Readers bristle at Christmas tree ‘mistakes’
All right. All right. All right already. So my column a few weeks ago about “Seven Christmas tree mistakes (and their fixes)” went over with many of you like a lead ornament.
Boy, did I hear from readers. Even my husband said I’d stepped in reindeer doo.
“A Christmas tree is not supposed to impress those on the outside,” he said. “It’s to impress those on the inside, and that means hanging a little ornamental sentiment.”
Here’s a sampling from my mailbag, which, in sum, says: Marni, you can keep your concept designer tree, thank you.
I just read your article on Christmas tree decorating mistakes, and was really taken aback by the comments on “haphazard” and “lone ranger” trees. Why is it considered a decorating mistake to have a tree that reflects your family history or memories?
In my home, decorating the Christmas tree is a wonderful family tradition. Hanging the different ornaments we’ve acquired over the years ... always sparks happy conversation and fond memories. I have no problem with anyone who wants to have a themed Christmas tree. But please don’t call it a mistake if you don’t have a “concept” for your Christmas tree or it doesn’t match your home decor.
— Diane Guthmann, San Jose, California
I so enjoy your weekly columns filled with decorating ideas, humor and family life, but your recent tree decorating piece offended me. You used the word “perfunctory” to refer to an angel or star as a tree topper.
Perhaps you have forgotten the true meaning of Christmas. The angel hovered over the manger. The star lit the way for the three kings. That is the Christmas story, and those symbols will never be superficial or routine to me.
— Judy Watts, Metairie, Louisiana
And finally …
Oh, not to offend you, but the whole article was ridiculous. I’m going to decorate my tree with the ornaments my son made 35 years ago in pre-school even if it doesn’t go with my “theme,” because it’s the memories not the “theme” that matter.
— Mary Jane, no city
So I will wear the hair Santa suit, and offer this retraction and revised advice:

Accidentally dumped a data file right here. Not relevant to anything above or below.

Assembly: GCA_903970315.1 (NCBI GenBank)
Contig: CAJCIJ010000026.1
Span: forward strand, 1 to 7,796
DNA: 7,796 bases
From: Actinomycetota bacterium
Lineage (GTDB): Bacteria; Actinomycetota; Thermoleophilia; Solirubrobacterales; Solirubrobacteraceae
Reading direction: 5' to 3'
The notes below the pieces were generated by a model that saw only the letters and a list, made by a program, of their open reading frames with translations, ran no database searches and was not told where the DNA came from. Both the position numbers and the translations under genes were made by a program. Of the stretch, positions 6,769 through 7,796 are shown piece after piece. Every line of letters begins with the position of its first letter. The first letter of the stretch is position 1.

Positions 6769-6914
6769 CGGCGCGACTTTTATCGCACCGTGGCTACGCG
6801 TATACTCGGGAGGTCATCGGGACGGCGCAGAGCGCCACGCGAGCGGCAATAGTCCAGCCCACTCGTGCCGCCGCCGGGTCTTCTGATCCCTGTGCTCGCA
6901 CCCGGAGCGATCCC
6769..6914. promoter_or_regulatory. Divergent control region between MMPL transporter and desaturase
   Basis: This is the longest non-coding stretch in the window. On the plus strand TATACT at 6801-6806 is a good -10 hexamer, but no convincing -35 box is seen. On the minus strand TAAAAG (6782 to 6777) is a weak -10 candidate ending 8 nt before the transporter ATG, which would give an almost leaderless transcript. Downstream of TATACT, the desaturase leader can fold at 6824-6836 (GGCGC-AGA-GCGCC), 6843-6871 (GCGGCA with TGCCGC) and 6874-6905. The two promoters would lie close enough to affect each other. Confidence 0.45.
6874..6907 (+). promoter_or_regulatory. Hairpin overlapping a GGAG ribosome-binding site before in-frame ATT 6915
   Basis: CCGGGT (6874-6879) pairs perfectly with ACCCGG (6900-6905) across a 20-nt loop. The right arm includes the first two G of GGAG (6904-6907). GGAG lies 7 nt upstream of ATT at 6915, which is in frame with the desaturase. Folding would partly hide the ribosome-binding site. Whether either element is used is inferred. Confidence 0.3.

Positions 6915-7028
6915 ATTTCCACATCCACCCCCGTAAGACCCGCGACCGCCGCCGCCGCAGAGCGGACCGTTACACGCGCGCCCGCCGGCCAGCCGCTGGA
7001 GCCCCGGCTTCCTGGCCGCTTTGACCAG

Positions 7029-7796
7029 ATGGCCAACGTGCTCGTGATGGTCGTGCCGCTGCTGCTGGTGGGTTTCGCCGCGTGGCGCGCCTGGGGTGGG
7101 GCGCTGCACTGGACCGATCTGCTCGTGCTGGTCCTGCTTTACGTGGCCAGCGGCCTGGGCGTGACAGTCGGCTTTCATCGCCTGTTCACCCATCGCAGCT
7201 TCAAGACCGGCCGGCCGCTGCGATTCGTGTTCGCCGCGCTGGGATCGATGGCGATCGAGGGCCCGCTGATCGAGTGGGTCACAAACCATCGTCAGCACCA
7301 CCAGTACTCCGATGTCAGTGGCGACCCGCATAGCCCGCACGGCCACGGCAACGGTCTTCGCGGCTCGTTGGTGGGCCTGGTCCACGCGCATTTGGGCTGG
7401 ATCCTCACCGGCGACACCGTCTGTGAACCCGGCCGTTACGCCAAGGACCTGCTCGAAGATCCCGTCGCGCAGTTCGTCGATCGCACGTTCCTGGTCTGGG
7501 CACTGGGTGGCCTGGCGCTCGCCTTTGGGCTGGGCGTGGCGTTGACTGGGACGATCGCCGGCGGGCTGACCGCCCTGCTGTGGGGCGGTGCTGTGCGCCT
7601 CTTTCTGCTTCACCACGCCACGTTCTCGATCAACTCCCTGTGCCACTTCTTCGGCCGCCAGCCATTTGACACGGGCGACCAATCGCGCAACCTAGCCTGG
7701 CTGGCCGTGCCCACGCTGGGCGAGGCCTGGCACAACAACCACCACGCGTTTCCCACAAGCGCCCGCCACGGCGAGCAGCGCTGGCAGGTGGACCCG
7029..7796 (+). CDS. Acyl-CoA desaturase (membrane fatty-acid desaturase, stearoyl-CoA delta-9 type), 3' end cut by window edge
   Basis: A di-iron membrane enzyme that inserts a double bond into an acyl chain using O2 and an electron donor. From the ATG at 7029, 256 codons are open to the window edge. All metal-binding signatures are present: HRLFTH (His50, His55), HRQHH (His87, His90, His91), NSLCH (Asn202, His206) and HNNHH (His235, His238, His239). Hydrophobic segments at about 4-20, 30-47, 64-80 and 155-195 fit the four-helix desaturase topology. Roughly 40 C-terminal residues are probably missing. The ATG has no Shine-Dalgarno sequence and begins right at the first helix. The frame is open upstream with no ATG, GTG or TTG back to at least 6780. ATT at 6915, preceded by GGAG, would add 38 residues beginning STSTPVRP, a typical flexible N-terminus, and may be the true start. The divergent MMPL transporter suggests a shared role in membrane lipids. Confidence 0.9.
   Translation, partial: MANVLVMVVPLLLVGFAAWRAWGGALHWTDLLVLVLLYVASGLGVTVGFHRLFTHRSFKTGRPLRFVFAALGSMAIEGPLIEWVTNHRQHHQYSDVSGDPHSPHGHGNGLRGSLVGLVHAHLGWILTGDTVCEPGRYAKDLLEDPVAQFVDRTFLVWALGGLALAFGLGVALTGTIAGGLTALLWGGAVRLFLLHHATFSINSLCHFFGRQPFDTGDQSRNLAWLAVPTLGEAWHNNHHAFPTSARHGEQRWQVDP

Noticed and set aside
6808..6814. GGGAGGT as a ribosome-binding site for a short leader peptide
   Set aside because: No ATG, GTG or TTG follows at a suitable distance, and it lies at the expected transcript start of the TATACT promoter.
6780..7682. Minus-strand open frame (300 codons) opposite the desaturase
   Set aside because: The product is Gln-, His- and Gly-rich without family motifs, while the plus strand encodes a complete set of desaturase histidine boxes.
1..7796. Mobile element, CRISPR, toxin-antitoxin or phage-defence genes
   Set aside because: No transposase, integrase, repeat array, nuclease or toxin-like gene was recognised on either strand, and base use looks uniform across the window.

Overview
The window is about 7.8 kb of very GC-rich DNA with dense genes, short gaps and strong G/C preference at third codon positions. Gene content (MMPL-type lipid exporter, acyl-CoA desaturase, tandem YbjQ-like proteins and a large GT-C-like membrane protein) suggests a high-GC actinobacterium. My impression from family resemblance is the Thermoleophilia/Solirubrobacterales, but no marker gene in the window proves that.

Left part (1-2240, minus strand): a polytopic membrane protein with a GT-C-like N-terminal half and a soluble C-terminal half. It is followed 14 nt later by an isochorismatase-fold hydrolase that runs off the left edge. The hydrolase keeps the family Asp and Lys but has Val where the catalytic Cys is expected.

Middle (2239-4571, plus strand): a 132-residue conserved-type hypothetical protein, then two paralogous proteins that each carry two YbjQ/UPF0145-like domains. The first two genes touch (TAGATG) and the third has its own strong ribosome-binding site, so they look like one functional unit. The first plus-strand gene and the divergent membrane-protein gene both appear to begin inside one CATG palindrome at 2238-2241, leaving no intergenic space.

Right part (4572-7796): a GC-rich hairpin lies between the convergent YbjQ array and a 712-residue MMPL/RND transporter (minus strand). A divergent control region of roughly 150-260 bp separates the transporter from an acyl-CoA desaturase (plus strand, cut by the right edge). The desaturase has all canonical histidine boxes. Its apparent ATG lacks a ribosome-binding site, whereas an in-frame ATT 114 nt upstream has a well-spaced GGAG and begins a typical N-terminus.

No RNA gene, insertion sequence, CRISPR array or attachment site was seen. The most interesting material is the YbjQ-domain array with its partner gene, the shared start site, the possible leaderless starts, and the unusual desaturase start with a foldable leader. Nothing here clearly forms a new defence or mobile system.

To call a family Christmas tree decorated with a lifelong collection of ornaments a mistake is wrong. It’s simply preference. I’m sorry.
The fundamental question here is: Do you want a tree that looks good or a tree that feels good? I believe you can have both.
Personally, I will always prefer a Christmas tree decorated with a sure hand, and I believe you can have one that is beautiful and meaningful. Here’s how: Have an underpinning of shiny ball ornaments in one or two colors, weave in festive ribbon, and on top of that overlay all your sentimental ornaments.
As DC and I approach our third married Christmas, we don’t have decades of stored memories together to share. However, we’re making those memories now, and have agreed that our kids, their kids, our travels and our passions will all be reflected on our tree for years to come.
Merry Christmas to all those who celebrate, and thank every one of you who teach me more than I teach you. Syndicated columnist Marni Jameson is the author of three home and lifestyle books, including “Downsizing the Family Home: What to Save, What to Let Go” (Sterling Publishing). You may reach her at www. marnijameson.com.
This crown ornament, which the author and her husband picked up on a recent trip to England’s Tower of London, forms the foundation for a tree that will evolve over years to reflect their newly blended family, travels and passions. Coordinating ribbon and red ornaments give the tree unity.